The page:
or a little more of her if they know how she got it.
"This is part of who I am."

* * *

Notes:

Kelly uses a low-pressure tactic of friendly persuasion known as foot-in-the-door.  A small request (look at some canes) opens the way for a larger one (buy a new cane).  For personal growth applications like this, you want to work it right at the edge of someone's comfort zone. Expanding your comfort zone is a crucial life skill.

The human brain tends to treat tools and prosthetic devices as part of the body.  For this reason, adaptive equipment needs to be a good fit for the mind as well as the body so that it can integrate into body image.  Otherwise the risk of rejection is much higher, for practical and/or aesthetic reasons.  A recent trend toward highly personalized gear improves adaptation.  This helps disabled people get back in action.  While the details vary, the underlying concepts apply both to major equipment like a prosthetic limb and minor equipment such as a cane or eyeglasses.

There are instructions for choosing and using a cane.  However, side preference varies.  Some people favor the off-hand approach described in the tipsheet, taking advantage of human locomotion mechanics.  Other people find it more effective to hold the cane on the impaired side and keep the ferrule very close to the foot, moving the cane almost as if it is part of the leg.  Do what works for you.

Runes are the letters of an ancient Germanic alphabet used for writing, magic, and other purposes.  They're aren't really "New Age" symbols, but just look that way Dale and Kelly who don't know much about such things.  See further resources on runes.

Titanium is a lightweight metal often used in aircraft and medical equipment.

A fabrication facility may make various products from raw materials, such as this titanium cane that inspired the one Dale likes.

Pilot wings appear in the insignia of the U.S. Air Force.  Besides official use, similar imagery appears on many items used by pilots, such as t-shirts.

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Current Mood: busy busy

33 comments or Leave a comment
Comments
ravan From: ravan Date: September 11th, 2013 06:23 am (UTC) (Link)

Cane Commandos

Ah, yes, the ugly piece of shit that send you home from the hospital with, that makes you feel old and useless, no matter how young you are. Plain, gray aluminum, crappy rubber handle, clunky as hell.

I used mine for at least a year.

Then I found wooden ones, and then folding aluminum ones. The wood ones were sturdy, but the folding ones were inexpensive, and folded up. I lost a good wood one before I settled on the folders.

My current one is a *purple* folder, with a wrist strap, for less than $20 from Amazon. I got my wife a grey one, too. Adjustable, foldable, strong enough to hold me, light enough to not feel like I'm carrying an extra bag.

Damn straight the hospital shit doesn't feel like you, and it can take a while to find what works with your lifestyle.
ysabetwordsmith From: ysabetwordsmith Date: September 11th, 2013 08:00 am (UTC) (Link)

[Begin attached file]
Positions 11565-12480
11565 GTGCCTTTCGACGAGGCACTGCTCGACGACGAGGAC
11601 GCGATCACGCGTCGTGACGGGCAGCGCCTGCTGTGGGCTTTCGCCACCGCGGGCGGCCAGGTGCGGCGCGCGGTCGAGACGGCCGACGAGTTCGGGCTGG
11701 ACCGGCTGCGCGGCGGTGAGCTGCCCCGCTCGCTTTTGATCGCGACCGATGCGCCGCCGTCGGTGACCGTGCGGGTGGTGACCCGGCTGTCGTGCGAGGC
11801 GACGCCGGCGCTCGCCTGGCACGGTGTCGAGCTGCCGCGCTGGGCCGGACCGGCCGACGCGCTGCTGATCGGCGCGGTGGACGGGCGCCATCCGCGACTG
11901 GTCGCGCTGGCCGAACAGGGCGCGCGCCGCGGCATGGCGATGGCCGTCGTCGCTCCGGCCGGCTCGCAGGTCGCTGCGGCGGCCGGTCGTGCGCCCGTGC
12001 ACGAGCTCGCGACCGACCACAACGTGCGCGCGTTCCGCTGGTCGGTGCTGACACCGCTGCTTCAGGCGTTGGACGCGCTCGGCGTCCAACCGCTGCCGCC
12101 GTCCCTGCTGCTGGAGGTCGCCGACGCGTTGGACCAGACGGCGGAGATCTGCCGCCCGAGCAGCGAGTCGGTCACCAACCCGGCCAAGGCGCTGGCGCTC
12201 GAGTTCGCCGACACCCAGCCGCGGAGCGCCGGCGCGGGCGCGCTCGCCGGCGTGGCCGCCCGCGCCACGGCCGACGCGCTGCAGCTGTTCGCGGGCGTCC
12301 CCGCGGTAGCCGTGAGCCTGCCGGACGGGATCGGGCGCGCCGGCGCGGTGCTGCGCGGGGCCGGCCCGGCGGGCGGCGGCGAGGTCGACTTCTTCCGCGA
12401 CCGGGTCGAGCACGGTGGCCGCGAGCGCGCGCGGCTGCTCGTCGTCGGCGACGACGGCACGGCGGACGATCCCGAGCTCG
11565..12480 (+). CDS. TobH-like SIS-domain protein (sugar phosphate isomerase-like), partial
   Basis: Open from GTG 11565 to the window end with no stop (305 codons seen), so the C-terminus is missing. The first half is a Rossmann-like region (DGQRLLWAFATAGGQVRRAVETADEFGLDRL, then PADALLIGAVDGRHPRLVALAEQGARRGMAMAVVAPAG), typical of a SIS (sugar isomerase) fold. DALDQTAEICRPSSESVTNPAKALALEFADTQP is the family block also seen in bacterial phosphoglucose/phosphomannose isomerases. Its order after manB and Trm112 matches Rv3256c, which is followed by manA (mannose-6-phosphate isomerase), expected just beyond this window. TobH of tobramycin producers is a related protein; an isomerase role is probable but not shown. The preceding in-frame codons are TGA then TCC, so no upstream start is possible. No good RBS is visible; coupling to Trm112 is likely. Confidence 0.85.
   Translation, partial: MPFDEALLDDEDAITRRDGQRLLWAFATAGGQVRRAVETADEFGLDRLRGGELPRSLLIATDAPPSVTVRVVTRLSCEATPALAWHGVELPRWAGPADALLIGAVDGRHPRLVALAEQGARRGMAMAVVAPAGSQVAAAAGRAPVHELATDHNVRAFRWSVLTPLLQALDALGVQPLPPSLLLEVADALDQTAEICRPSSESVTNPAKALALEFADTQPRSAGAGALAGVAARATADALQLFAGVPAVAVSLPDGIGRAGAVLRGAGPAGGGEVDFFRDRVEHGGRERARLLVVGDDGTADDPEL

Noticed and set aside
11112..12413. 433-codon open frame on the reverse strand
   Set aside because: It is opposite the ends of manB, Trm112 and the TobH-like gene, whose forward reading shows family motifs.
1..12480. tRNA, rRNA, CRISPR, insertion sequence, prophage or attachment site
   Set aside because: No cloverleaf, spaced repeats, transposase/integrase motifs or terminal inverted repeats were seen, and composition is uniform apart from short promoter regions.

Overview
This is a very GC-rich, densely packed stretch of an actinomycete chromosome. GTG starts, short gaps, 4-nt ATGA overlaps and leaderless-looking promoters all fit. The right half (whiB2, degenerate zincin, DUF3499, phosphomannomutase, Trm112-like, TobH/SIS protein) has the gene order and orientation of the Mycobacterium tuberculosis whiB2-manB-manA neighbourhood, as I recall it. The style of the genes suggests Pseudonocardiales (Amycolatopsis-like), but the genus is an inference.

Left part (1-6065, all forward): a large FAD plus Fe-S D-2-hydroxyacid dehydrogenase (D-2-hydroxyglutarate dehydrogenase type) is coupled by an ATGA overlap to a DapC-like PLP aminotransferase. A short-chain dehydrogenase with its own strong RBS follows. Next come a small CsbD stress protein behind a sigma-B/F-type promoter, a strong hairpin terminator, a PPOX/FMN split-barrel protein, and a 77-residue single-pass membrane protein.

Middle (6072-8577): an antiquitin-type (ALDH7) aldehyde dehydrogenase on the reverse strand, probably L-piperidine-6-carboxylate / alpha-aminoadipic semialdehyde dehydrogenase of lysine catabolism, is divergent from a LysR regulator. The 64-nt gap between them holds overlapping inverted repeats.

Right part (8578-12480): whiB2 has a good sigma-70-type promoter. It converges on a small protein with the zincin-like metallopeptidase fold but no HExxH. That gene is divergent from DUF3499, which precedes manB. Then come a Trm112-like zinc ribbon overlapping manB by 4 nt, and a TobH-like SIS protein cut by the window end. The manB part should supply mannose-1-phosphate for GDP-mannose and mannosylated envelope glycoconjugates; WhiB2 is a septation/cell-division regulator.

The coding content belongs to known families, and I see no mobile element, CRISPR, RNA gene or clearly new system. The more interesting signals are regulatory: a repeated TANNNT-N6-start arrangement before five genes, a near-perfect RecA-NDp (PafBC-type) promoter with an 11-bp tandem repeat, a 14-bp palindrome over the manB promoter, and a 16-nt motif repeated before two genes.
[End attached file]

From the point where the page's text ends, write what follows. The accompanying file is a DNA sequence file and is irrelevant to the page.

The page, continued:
Re: Cane Commandos

Thank you for sharing such relevant and personal information. It really helps me understand when I'm getting something right, along with ideas for future reference.

>> Ah, yes, the ugly piece of shit that send you home from the hospital with, that makes you feel old and useless, no matter how young you are. Plain, gray aluminum, crappy rubber handle, clunky as hell.

I used mine for at least a year. <<

I think it makes sense to start with something simple, when a person is first learning how to use a new piece of equipment. However, there's a drawback to that, partly psychological and partly neurological. The human brain tends to treat tools as part of the body. That's what you want to have happen with adaptive equipment, so that it can be used naturally and the person will in fact use it instead of abandoning it. This is a huge issue in prosthetics but it apply elsewhere too. And here's the catch: if the person doesn't accept the device because it "feels" wrong to them somehow, that interferes with the process of integration. It creates a barrier between self and tool so that the brain can't extend its self-image down that support structure. So then the tool doesn't perform as well as it could, which means the person is likely to hate it all the more, and perhaps quit using it. That happens. It's a problem.

A better approach, which a good rehab coach will use, is to start simple and then as soon as the person understands the basics, explain the options and how to figure out what will work for you. If you understand that the simple, ugly version is temporary then you'll be paying attention to what you like and what you don't like and why, so that you can learn what you will want. It wouldn't work just grabbing random fancier versions first, because you wouldn't understand your needs. But once you identify the limitations of the current model as it interacts with your body, you can look for something better.

I've got reference links for this, as the poem goes along.

>>Then I found wooden ones, and then folding aluminum ones. The wood ones were sturdy, but the folding ones were inexpensive, and folded up. I lost a good wood one before I settled on the folders.

My current one is a *purple* folder, with a wrist strap, for less than $20 from Amazon. I got my wife a grey one, too. Adjustable, foldable, strong enough to hold me, light enough to not feel like I'm carrying an extra bag.<<

That's awesome. I have seen some pretty interesting canes.

>> Damn straight the hospital shit doesn't feel like you, and it can take a while to find what works with your lifestyle. <<

It can also take time for a person to adjust to a new handicap enough that they can tolerate thinking about it in the detail required to make a nuanced selection. Some people can do that very quickly, others not. The more they've lost, the longer it tends to take. Dale didn't just lose a chunk of mobility but her job that was (and kind of still is) a major part of her identity. So she spent a while shying away from the change, paying just the minimum of attention to it. The starter cane was something she could use but kind of ignore. Actually shopping for one of her own is a process of acceptance. Big step forward.

And that's what this poem is all about: adapting self-image.
thnidu From: thnidu Date: September 13th, 2013 03:08 am (UTC) (Link)
I've been looking forward to more of this. :-)

(The Doctor, prescriptive side: "Runes are the letters of …")